Statistics That Defines The Most Productive Player: “WAR”


Over the past five years, in order to highlight the value of a player and write their articles, journalists rely on a new baseball statistic called “WAR”. In fact, the system helps Hall of Fame voters to make a better assessment on each of the nominated candidates. There is no doubt that “WAR” has revolutionized the world of Major League Baseball, even agents use this system to find the true value of their clients. The genius who was given the task of elaborating it chose an acronym whose literary meaning is “War”, but refers to “Win Above Replacement”.

WAR goes beyond conventional statistics, such as: average of batting “AVG”, “SLUG” slugging, percentage per based “OBP” and others with relating to the batsmen. For pitcher effectiveness “ERA”, and walks plus hits per inning pitched “WHIP”.  For the defensive fielding percentage; errors in certain amount of “chances”, “throwing” to bases, “double plays”, among others. All these elements composed the statistics of “WAR” (Win Above Average). This system defines more accurately the numerical contribution of a baseball player towards the team during the season.

You might ask yourself: is it easy to calculate?

Well, it doesn’t take a degree in advanced Stadium programming and knowledge if they want to get the number. Is it easy to understand?  Yes, it is. The victories are something that everyone can understand. If we compare it with batting average, we all know that a .326 is better than a. 279.

The objective of the WAR is to collect everything that a baseball player performance with the complicating factors: stadiums, different times, positions play in the field and other factors to determine the value of the player. In order to understand, here is the example of two stars from the big show, although from different eras but not very distant. Carl Yastrzemski in 1968 with a .301 batting average, .426 OBP and .495 slugging, with Larry Walker in 1997 with. 366, .452 and .720. What do we compare? 10 runs produced in Fenway Park in 1968 had more value than 10 produced at Coors Field in 1997. Yastrzemski played very well left field and Walker did well on the right too. Both seasons look similar, but Yastrzemski won a WAR of 10.0 and Walker with 9.6. Although WAR is not perfect, but it is the closest to perfection and it defines the absolute value of the player, either by position or a pitcher.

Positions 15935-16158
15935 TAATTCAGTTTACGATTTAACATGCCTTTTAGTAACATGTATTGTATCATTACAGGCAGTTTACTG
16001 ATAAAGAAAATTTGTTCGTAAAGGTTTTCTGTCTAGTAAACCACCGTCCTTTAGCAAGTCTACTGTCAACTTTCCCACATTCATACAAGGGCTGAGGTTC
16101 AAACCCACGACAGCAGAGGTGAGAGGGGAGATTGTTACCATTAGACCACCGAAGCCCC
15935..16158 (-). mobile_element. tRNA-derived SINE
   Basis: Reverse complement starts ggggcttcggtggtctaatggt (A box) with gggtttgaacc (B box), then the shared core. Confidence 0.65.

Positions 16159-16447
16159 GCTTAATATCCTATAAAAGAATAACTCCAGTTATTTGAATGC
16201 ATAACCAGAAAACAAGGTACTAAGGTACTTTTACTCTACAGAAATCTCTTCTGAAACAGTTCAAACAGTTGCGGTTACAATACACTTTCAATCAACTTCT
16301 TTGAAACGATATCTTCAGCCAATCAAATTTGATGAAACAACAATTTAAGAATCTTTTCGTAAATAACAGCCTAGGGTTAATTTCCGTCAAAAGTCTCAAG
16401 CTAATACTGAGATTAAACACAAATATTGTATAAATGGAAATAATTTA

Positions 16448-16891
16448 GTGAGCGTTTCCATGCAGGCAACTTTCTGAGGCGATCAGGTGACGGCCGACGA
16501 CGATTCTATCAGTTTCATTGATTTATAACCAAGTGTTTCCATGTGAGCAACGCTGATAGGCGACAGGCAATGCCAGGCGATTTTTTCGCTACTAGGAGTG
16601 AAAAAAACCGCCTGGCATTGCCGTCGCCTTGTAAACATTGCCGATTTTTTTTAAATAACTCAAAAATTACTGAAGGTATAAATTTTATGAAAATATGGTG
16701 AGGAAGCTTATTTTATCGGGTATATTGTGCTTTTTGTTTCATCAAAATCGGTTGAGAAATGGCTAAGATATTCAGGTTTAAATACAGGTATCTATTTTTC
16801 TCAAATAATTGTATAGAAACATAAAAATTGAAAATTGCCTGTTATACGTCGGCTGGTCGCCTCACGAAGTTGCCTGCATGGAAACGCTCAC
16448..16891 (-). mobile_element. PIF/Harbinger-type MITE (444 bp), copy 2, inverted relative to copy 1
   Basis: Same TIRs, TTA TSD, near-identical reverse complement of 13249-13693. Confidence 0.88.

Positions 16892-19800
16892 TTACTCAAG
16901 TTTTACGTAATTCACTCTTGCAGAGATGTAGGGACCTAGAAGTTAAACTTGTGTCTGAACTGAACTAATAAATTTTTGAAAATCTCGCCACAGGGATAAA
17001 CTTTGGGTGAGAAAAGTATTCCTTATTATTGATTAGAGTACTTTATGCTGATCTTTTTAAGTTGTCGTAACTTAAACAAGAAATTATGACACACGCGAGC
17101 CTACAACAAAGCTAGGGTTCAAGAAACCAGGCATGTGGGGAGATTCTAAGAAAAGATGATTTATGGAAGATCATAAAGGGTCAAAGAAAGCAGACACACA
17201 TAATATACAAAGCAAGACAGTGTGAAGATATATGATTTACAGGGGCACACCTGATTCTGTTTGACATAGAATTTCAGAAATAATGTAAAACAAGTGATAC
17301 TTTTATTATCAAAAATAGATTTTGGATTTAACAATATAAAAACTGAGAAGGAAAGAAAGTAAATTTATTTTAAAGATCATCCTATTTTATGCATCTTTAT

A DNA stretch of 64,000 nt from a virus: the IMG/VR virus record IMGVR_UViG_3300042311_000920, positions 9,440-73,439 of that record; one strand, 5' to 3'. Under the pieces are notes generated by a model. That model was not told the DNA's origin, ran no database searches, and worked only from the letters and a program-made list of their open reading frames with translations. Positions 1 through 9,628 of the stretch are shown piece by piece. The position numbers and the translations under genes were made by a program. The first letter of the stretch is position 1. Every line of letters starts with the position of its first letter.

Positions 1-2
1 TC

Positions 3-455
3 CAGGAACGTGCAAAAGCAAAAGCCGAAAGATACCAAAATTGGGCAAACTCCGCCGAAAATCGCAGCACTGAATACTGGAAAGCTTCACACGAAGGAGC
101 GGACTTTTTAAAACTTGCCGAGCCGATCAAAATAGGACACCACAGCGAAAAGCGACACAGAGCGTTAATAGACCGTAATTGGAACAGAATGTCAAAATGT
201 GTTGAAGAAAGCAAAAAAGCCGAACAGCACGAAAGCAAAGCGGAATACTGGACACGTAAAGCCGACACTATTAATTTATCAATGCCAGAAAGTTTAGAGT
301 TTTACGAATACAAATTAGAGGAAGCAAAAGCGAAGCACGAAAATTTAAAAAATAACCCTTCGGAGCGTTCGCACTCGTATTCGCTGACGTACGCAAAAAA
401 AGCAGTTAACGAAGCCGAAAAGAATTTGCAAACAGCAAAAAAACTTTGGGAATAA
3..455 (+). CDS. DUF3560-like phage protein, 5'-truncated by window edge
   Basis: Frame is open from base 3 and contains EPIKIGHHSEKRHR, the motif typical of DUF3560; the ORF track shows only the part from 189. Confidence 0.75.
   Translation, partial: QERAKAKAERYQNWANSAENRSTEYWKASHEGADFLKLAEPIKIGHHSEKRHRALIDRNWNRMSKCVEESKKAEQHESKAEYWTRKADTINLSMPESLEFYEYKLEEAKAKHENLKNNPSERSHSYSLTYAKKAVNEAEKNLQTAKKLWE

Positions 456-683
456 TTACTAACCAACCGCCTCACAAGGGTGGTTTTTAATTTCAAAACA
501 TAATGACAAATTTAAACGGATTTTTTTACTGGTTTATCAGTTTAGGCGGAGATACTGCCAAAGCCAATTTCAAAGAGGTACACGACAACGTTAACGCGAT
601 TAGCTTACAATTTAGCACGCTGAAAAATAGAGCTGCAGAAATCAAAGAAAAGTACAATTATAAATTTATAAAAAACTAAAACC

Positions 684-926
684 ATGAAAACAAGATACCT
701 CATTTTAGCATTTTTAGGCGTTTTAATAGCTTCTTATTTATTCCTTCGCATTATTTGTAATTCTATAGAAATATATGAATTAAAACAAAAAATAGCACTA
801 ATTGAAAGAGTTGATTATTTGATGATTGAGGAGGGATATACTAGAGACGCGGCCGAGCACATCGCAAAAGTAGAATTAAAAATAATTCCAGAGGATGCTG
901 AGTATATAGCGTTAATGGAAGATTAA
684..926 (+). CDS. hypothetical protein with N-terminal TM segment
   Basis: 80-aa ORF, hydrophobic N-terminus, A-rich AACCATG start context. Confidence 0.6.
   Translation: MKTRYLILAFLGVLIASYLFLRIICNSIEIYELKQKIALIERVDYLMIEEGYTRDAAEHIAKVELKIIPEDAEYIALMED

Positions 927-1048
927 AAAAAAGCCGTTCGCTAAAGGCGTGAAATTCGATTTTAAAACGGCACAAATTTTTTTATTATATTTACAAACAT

One of the comparisons that has been done the most to determine who deserves to be in the Cooperstown Hall of Fame, is between David Concepcion and Alan Trammell. Both played their entire career with the same team; Concepcion played 19 years with the Cincinnati Reds, and Trammell 20 with the Detroit Tigers, and the two were excellent winners, shortstops who won the Gold Gloves award.

Conception: 2.488-games, 8.723-at bat, 993-runs, 2.326-Hits, 390-doubles, 48-Triples, 101-HR, 950 RBI, 321- SB .267-Avg and a WAR of 33.6.  Trammell: 2,293 games, 8.288- at bat, 1.231-runs, 2,365-Hits, 412-doubles, 55-triples, 185-HR, 1,003-RBI, 236-SB, .285-Avg and a WAR of 66.9. In this case, it is evident that Trammel outperforms Conception.

Others that are compared are Derek Jeter vs. Chipper Jones, for being infielders, but differ in that comparison since Jones was third base while Jeter a shortstop. It is true that both played their entire career with one team. Jeter with the Yankees and Jones with the Braves. However, the WAR of their lifetime accomplishments was well level considering that they played different positions: 81.3 Jones and Jeter 67.9.

A constellation of the best players stand out in this WAR statistics, which is applied more to players now a days. In this modern age one must also consider the amount of games, the three stages of the postseason, more night games, playing in turf, stadiums with a roof, with more travel flights, games played. In itself, it is a very different way of playing compared with 50, 75 or more years ago.

Here is a list of players with the highest WAR in a season, starting from 2010, which led to the era of the “steroids”. In other words, we will take into account only the last five years where MLB has taken more stringent measures to combat and discourage those who cheat in baseball. Thus, taking  in consideration this aspect, which we consider the era LEGAL and the most accurate statistics, we have the most distinguish or the most valuable player of the 2014 American League Season, Mike Trout, Angels, which recorded a 10.8 WAR in 2012 (192-runs, 182-H, 30-Hr, 49-SB,.326 Avg). Carlos Gómez, Brewers, 8.9 in 2013. Mike Trout, Angels, 8.9 in 2013. Josh Hamilton, Rangers, 8.7 in 2010. Ben Zobrist, Rays, 8.7 in 2011. Robinson Cano, Yankees, 8.4 in 2012, Jose Bautista, Blue Jays, 8.1 in 2011.

In the golden age (1947-1971), highlights Cal Yastrzemski, the Red Sox, with 12.4. Mickey Mantle, Yankees, 11.3 in 1957; and 11.2 in 1956. Willie Mays, Giants, 11.2 11.1 in 1964 and 1965. Stan Musial, Cardinals, 11.1 in 1948. In the era before “Racial integration” (1900-1946), the one leading was always Babe Ruth, Yankees, winning WAR of battles, 14.1 in 1923, registering 12.9 in 1921, 12.4 in 1927, these being the best of all time. Obviously, it was a different baseball, where the quality of black players or Latinos were not taking into account. It was until 1947 when these players had the chance to show their potential due to the “unjust racial barrier” that existed before. That is why we say – without fear of being wrong, that it was the starting point of Major League Baseball since it started to integrate players of all races,  now it is considered to be the best baseball in the world.